By Erica C. Barnett
In public interviews last week, the two candidates for Seattle’s Chief Librarian position outlined their priorities for the library system, described how they would manage controversies over intellectual freedom, and responded to questions about what it means to serve the local community—and whether it’s possible to do so from thousands of miles away.
The first finalist, Tom Fay, has been interim chief librarian since the last permanent library director, Marcellus Turner, left the city in March 2021. The second, Chad Helton, is currently on leave from his job as director of the Hennepin (MN) County Library system. Last year, Helton came under fire for moving from Minnesota to Los Angeles, where he lived before taking the job, and running the library system remotely from his home there. Outcry over Helton’s move eventually prompted the Hennepin County Board of Commissioners to pass a law requiring directors of all departments that directly interact with the public to live in the state.
“As a public good, we have the responsibility for unfettered access, whether we agree with the people that are coming in or we don’t.”—Chief Librarian candidate Chad Helton, referring to SPL’s decision to host a group that advocates against the civil rights of transgender people
Asked about his decision to run the Minnesota library system via video conference, Helton said he was hardly the only county employee who chose to work from home. “It wasn’t this thing that I just woke up one day and decided to move to California,” he told the SPL board. “People just found out about it [after the fact]. The staff wasn’t really aware. That wasn’t communicated greatly. But … I didn’t think it was something that was necessary. And I worked off site the entire time that I was there, so it wasn’t really much of an issue for me.”
Asked why he was drawn to Seattle, in particular, Helton returned to a theme he cited several times in his 90-minute interview: Intellectual freedom, particularly when it comes to allowing unpopular voices to speak. “One of the big things that happened here was [when] there was a feminist group that booked the study room, and, you know, they booked it within their rights,” Helton said, referring to the library’s controversial decision to rent its main auditorium to an group that advocates against the civil rights of transgender people in 2019.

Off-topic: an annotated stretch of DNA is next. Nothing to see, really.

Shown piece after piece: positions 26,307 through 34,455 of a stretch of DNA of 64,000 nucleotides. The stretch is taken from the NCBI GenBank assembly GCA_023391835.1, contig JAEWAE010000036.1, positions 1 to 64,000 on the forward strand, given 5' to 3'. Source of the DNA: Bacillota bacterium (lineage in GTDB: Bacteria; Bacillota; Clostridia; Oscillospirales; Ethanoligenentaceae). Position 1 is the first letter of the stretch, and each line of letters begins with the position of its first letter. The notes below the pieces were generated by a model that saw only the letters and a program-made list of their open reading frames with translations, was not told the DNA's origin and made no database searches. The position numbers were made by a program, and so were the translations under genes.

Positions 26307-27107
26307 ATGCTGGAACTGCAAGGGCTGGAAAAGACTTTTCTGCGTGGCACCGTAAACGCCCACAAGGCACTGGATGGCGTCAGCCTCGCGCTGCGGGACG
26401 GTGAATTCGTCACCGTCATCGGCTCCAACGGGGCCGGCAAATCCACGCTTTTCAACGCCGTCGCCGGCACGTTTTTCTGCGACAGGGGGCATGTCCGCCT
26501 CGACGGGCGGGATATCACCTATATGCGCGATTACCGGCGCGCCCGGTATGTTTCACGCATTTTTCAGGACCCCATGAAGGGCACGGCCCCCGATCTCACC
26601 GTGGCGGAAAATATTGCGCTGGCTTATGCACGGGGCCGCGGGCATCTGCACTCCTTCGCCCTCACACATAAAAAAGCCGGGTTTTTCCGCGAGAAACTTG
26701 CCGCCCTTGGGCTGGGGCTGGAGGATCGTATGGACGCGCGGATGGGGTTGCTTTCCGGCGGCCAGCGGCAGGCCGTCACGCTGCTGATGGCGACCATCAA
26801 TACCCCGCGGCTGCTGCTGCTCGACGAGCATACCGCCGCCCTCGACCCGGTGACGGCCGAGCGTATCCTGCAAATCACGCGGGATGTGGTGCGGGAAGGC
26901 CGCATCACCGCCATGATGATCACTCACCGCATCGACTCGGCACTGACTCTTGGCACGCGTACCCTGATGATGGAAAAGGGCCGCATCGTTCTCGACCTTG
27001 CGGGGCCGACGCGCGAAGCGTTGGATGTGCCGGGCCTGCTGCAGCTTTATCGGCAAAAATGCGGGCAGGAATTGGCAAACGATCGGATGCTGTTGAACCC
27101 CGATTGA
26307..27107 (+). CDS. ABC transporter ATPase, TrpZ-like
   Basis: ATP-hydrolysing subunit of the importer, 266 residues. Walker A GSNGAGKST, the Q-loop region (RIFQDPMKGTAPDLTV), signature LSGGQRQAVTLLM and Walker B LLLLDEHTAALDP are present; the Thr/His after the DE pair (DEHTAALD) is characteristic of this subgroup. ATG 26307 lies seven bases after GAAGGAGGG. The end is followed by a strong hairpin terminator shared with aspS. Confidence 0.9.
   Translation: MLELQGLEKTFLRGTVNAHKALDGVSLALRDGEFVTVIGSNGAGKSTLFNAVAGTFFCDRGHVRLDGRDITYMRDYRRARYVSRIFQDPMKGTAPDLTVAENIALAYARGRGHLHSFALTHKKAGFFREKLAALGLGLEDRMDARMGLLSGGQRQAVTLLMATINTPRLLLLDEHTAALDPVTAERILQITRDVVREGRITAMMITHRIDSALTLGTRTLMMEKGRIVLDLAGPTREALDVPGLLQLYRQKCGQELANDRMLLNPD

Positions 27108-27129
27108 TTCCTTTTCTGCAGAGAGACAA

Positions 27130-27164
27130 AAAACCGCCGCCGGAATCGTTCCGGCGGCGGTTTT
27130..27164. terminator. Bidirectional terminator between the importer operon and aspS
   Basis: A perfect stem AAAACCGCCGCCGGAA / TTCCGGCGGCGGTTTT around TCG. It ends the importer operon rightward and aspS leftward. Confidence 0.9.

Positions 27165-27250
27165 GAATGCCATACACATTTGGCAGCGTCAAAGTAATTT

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As we reported at the time, the group’s legal work included efforts to ban trans women from restrooms on the grounds that they would sexually assault “real” women.
“The way that the library handled that really made the want to be a part of this organization. Yes, the group that came in, I’m sure it hurt,” he continued. “But understanding that as a public good, we have the responsibility for unfettered access, whether we agree with the people that are coming in or we don’t.”
“If a hate comes through that particularly hates African-Americans, and they follow the process, it is my responsibility to support that group with their First Amendment rights. And that’s what I’ve always wanted to do in this work. That’s the vision that I had for [Hennepin] County, and that’s the vision that I have for SPL.” Continue reading “Library Finalists Discuss Security, Vaccine Requirements, TERFs, and More”